Our testing methods
Here are the specifications of our test system:
|Processor||AMD Ryzen 1700|
|Motherboard||MSI X370 XPower Gaming Titanium|
|Memory||Geil EVO X DDR4-3200 16GB (2x8GB)|
|Graphics card||MSI Aero Radeon RX 550|
|Storage||Adata SP550 240GB SSD|
|Power supply||Fractal Design Edison 750W|
|Operating system||Windows 10 Pro|
Our thanks to AMD for contributing the motherboard, memory, and CPU we used in this review, and to Thermaltake for providing the Contac Silent 12 itself. We'll be using AMD's Wraith Max cooler as a point of comparison for the Thermaltake Contac Silent 12 throughout our tests.
Our heatsink testing cycle uses the following phases:
- 10 minutes idling at the Windows 10 desktop
- 20 minutes running the Prime95 Small FFTs CPU torture test
- 10 minutes idling at the Windows 10 desktop
We used the following software in our tests:
- Prime95 version 28.10
- AIDA64 Engineer version 5.80.4000
Here are the results of our thermal tests, plotted over time:
And here are the minimum and maximum temperatures that we measured during each testing phase:
During our tests, the Contac Silent 12 ran slightly cooler than the Wraith Max at idle, possibly thanks to the larger surface area of its fins. Whether with its silent cable or without, however, the Contac Silent 12 trailed AMD's premium stock heatsink by a few degrees under load. To be fair, the Wraith Max is a beefy, copper-heatpipe-bedecked affair in its own right, and it's not available to system builders at any price. Builders who need a heatsink broadly comparable to the Wraith Max don't need to spend a lot to get one for their Ryzen 7 1700X or Ryzen 7 1800X builds, at least.
We took noise measurements for the Thermaltake Contac Silent 12 at idle and load during our testing using a Samsung Galaxy Note 5 running the Bosch iNVH application. These measurements were taken 18 inches from the cooler and fan with the system on an open test bench.
At idle, the Contac Silent 12 produces impressively low noise levels. We measured just 26.3 dBA from our system at rest. At full load, the Silent 12 only produced 29.1 dBA with its silent cable installed. Running the system without the cable barely increased noise levels. If you demand an extremely quiet system, the Silent 12 doesn't exceed the Wraith Max's noise levels at idle. Meanwhile, the Wraith Max has to get appreciably louder than the Silent 12 to deliver its excellent thermal performance. Builders clearly have room to use a more aggressive fan profile or a 120-mm fan with stronger airflow to make up the performance deficit.
I would comment on the Silent 12's noise character here, but I couldn't really notice the cooler over the ambient noise of my testing environment. That's excellent performance from such an affordable heatsink.
With the Contac Silent 12's stock-clocked cooling performance thoroughly characterized, I turned to overclocking our 65W Ryzen 7 1700 CPU. For reference, the Ryzen 7 1700 has a base clock speed of 3GHz, but it can boost up to 3.7 GHz or higher in lightly-threaded workloads.
With the Contac Silent 12 in place, we were able to achieve a 3.8GHz all-core overclock at 1.35V. At those settings, the cooler endured a 20-minute stress test of the CPU underneath. The AIDA64 utility reported a CPU package temperature of 71° C under this load, a perfectly fine result. Using the same multiplier settings and voltage, the AMD Wraith Max hit 75° C under the same workload. You could overclock the Ryzen 7 1700 using the Wraith Max, but those concerned about processor longevity might want to invest in the Silent 12.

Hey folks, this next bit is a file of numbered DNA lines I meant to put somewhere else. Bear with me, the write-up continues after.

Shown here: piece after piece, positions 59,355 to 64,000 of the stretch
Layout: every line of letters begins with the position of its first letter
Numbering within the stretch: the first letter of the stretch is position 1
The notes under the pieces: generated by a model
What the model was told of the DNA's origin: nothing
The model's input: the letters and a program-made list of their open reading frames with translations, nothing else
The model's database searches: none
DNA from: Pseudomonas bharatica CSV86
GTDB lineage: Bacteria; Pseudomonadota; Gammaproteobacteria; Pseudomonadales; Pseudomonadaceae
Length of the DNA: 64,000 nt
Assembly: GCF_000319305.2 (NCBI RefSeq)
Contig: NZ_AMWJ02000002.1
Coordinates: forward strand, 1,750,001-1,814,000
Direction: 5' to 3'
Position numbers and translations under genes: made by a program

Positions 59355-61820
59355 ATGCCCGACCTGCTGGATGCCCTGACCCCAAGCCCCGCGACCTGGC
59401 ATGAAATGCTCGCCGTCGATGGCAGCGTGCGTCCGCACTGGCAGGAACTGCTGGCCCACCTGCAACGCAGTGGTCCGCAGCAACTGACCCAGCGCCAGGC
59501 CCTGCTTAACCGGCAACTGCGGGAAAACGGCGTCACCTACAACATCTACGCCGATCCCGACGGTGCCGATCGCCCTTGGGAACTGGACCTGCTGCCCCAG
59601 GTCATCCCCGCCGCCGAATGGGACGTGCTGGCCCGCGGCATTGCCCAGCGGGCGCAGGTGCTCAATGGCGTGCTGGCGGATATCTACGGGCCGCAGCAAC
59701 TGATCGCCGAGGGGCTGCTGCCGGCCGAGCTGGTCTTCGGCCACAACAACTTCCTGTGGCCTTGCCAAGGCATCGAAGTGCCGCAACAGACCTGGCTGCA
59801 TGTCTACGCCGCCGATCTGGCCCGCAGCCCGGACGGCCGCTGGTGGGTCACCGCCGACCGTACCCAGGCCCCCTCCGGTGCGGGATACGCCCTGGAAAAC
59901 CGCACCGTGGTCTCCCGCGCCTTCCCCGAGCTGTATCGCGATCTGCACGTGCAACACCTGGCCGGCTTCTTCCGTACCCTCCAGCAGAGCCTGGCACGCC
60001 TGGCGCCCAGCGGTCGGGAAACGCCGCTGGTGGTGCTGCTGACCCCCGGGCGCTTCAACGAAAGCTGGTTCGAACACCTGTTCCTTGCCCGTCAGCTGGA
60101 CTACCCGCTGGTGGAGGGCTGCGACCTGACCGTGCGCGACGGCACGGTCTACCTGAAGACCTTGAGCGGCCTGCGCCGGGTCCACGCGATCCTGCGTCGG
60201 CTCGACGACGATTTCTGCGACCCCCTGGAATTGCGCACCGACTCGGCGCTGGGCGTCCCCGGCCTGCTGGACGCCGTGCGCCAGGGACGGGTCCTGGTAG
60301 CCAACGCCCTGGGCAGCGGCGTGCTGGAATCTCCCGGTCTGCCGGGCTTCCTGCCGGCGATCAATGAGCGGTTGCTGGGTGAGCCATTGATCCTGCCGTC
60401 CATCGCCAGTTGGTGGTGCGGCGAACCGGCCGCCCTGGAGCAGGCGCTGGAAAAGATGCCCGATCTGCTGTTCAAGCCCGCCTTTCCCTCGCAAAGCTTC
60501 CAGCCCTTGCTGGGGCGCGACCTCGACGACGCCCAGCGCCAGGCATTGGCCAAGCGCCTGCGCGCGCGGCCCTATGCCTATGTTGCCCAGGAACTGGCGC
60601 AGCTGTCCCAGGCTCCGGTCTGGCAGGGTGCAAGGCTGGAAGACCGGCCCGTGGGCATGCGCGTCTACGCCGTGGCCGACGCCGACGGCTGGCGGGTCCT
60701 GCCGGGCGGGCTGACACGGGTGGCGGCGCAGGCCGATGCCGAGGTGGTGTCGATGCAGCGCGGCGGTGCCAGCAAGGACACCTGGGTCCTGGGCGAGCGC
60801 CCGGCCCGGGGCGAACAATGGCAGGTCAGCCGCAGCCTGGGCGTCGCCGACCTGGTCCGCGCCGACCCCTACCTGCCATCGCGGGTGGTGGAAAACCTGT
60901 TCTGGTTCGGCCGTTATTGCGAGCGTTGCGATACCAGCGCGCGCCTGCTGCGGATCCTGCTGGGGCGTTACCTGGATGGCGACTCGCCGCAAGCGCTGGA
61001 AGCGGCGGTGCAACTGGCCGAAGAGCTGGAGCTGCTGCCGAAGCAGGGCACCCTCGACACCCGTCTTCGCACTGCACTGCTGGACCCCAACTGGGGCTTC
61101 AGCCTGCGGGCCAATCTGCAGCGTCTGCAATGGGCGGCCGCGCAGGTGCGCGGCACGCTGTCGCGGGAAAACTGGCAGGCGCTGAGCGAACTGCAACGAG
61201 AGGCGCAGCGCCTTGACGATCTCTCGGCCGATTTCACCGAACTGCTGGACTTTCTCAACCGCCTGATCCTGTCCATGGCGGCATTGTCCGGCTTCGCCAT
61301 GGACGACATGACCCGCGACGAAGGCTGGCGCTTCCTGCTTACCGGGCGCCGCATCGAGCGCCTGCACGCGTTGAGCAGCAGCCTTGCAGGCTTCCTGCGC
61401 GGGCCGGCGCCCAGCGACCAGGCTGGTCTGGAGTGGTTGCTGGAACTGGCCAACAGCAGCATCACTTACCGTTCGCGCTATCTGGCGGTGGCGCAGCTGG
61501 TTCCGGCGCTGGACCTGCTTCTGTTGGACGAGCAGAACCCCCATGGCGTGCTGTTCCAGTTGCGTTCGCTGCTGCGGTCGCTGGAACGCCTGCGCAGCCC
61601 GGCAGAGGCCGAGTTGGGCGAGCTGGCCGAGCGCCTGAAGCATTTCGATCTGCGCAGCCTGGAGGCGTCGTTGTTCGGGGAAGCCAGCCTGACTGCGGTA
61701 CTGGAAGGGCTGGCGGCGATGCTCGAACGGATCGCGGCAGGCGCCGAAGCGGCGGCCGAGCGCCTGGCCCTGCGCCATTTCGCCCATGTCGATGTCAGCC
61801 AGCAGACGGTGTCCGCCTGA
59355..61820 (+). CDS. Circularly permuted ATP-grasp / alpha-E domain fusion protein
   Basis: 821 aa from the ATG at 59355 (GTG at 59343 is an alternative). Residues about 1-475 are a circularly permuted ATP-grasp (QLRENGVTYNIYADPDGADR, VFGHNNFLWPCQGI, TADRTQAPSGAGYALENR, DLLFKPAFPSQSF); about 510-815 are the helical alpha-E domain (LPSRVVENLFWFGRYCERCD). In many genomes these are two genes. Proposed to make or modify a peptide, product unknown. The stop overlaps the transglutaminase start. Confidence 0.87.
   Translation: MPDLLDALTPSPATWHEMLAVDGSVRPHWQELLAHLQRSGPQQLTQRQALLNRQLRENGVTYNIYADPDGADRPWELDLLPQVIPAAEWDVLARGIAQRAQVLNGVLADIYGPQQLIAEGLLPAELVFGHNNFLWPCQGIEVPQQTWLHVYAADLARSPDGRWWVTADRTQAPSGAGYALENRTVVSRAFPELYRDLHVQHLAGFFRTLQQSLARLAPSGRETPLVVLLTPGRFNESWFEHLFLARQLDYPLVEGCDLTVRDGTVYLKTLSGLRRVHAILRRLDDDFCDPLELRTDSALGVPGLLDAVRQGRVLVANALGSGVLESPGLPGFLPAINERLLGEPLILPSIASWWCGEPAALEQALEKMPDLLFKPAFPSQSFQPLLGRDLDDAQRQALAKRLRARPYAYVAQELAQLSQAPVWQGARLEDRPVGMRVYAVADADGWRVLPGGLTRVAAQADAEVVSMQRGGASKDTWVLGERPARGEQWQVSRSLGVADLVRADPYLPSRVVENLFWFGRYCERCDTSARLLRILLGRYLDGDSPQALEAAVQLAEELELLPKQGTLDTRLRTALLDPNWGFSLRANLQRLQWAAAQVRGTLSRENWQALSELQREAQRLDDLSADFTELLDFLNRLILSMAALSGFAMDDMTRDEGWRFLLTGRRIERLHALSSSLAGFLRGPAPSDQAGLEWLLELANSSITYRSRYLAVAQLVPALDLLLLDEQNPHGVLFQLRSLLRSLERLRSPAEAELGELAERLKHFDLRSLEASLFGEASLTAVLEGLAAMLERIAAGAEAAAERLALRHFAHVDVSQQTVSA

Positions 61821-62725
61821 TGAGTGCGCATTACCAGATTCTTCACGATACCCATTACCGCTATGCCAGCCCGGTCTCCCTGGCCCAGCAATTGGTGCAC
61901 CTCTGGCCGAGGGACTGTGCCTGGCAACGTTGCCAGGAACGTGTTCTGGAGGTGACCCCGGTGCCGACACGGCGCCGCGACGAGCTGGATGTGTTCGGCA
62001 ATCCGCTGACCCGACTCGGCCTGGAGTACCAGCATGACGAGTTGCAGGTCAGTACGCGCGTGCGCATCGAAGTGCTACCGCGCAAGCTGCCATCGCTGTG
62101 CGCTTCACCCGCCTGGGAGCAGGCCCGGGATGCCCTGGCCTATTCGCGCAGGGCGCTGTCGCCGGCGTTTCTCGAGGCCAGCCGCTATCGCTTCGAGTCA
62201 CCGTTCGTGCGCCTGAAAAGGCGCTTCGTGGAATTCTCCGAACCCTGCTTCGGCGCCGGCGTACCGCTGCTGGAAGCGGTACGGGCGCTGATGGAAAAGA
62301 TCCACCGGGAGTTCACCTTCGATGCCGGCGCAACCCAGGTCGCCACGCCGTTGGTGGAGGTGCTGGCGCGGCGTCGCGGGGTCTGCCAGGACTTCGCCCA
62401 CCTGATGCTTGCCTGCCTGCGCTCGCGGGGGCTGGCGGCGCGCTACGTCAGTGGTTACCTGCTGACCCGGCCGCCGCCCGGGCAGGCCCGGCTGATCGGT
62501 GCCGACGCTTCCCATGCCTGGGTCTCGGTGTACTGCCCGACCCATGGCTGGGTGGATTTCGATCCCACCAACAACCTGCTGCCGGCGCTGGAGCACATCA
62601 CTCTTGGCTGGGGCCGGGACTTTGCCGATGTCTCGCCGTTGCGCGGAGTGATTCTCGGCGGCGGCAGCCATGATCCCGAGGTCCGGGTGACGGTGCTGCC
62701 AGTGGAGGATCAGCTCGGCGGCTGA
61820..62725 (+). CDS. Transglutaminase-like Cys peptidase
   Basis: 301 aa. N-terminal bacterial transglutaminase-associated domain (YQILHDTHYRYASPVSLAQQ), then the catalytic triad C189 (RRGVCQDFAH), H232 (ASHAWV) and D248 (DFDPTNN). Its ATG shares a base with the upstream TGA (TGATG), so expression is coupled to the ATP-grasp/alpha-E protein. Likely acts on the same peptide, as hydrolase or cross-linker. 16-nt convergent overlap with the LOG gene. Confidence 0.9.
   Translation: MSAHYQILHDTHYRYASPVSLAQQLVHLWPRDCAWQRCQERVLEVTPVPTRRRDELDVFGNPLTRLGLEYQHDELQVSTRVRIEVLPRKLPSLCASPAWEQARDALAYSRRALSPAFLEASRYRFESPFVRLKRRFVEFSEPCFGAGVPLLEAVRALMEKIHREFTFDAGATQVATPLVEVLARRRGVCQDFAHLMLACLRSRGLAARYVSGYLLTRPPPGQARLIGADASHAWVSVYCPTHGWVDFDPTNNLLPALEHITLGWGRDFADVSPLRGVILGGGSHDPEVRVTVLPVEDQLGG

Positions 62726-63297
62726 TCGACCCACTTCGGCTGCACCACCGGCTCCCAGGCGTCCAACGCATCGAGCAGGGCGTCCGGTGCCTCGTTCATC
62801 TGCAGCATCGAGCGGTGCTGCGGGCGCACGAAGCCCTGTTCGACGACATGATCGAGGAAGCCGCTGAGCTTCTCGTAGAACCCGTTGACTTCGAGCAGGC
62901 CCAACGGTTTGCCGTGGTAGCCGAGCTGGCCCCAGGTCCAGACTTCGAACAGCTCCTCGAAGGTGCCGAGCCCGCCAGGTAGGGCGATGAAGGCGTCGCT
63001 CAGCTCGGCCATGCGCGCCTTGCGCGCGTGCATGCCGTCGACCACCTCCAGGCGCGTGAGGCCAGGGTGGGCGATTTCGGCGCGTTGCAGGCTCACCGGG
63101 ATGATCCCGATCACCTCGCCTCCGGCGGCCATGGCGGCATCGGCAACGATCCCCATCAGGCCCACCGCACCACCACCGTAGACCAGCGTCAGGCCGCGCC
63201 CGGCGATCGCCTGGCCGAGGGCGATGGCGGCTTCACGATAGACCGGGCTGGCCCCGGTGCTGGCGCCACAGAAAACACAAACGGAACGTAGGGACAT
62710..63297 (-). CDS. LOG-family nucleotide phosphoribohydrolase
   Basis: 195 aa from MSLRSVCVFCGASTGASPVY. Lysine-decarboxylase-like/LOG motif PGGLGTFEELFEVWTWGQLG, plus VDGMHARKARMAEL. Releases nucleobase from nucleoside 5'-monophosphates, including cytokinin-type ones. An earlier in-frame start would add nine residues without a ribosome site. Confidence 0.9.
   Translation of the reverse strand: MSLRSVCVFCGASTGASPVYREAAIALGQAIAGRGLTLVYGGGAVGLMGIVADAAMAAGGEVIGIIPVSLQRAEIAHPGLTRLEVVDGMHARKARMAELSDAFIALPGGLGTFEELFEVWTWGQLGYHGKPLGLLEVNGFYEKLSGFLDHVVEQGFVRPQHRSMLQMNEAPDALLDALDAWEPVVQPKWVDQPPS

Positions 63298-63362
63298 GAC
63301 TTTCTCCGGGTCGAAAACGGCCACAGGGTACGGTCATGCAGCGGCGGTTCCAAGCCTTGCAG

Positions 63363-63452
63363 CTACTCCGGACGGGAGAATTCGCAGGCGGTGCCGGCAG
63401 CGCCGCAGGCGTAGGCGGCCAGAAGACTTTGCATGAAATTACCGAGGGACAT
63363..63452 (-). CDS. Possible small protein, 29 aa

You'll have to forgive us: we forgot to measure noise numbers for the Silent 12 with our OC in effect. Even so, when the Silent 12 has an overclocked CPU underneath, the low-noise cable has barely any effect on noise levels, so we'd leave it off. Both configurations basically match the Wraith Max's stock noise levels, however, so the Silent 12 is a fine choice if you want to overclock your Ryzen CPU and keep it quiet in the process.
Not every overclocker will be able to achieve the same results that we did because of the silicon lottery, but the Contac 12 should be plenty up to the task of cooling most any modestly-overclocked Ryzen chip. That's especially appealing given that AMD's X-series CPUs don't come with a CPU cooler, so the $25 price tag of the Contac Silent 12 won't add much to the total bill of materials for a Ryzen system.
During our testing of the Thermaltake Contac Silent 12, we were surprised by the abilities of this cooler. Normally, when we come across a heatsink as budget-friendly as this one, we expect it to be decent at stock speeds and maybe under a slight overclock.
The Contac Silent 12 doesn't beat out AMD's Wraith Max for thermal performance at stock speeds, but the cooler lived up to its name by undercutting the noise levels of AMD's Wraith Max by several dBA under load, even without the resistor cable attached. The Silent 12 also let us take our Ryzen 7 1700 up to 3.8GHz across all of its cores, and it was able to maintain reasonable temperature levels even during our 20-minute stress test. Not bad for $25.
The overall design of the Contac Silent 12 also impressed us, since it didn't obstruct any system components like our motherboard's DIMM slots or the first PCIe slot. We were further impressed by the simplicity and tool-free design of the cooler's mounting system. The included resistor cable lets builders reduce the operating speed of the cooler if they want to make it quieter, too.
We wish the Silent 12 cooled the Ryzen 7 1700 a bit better at stock speeds, but for its $25 price tag, we think it's a fine choice for anybody looking to cool most any Ryzen CPU with low noise levels and without spoiling the bang-for-the-buck of AMD's latest. Its fine value and high performance make the Contac Silent 12 an easy pick for a TR Recommended award.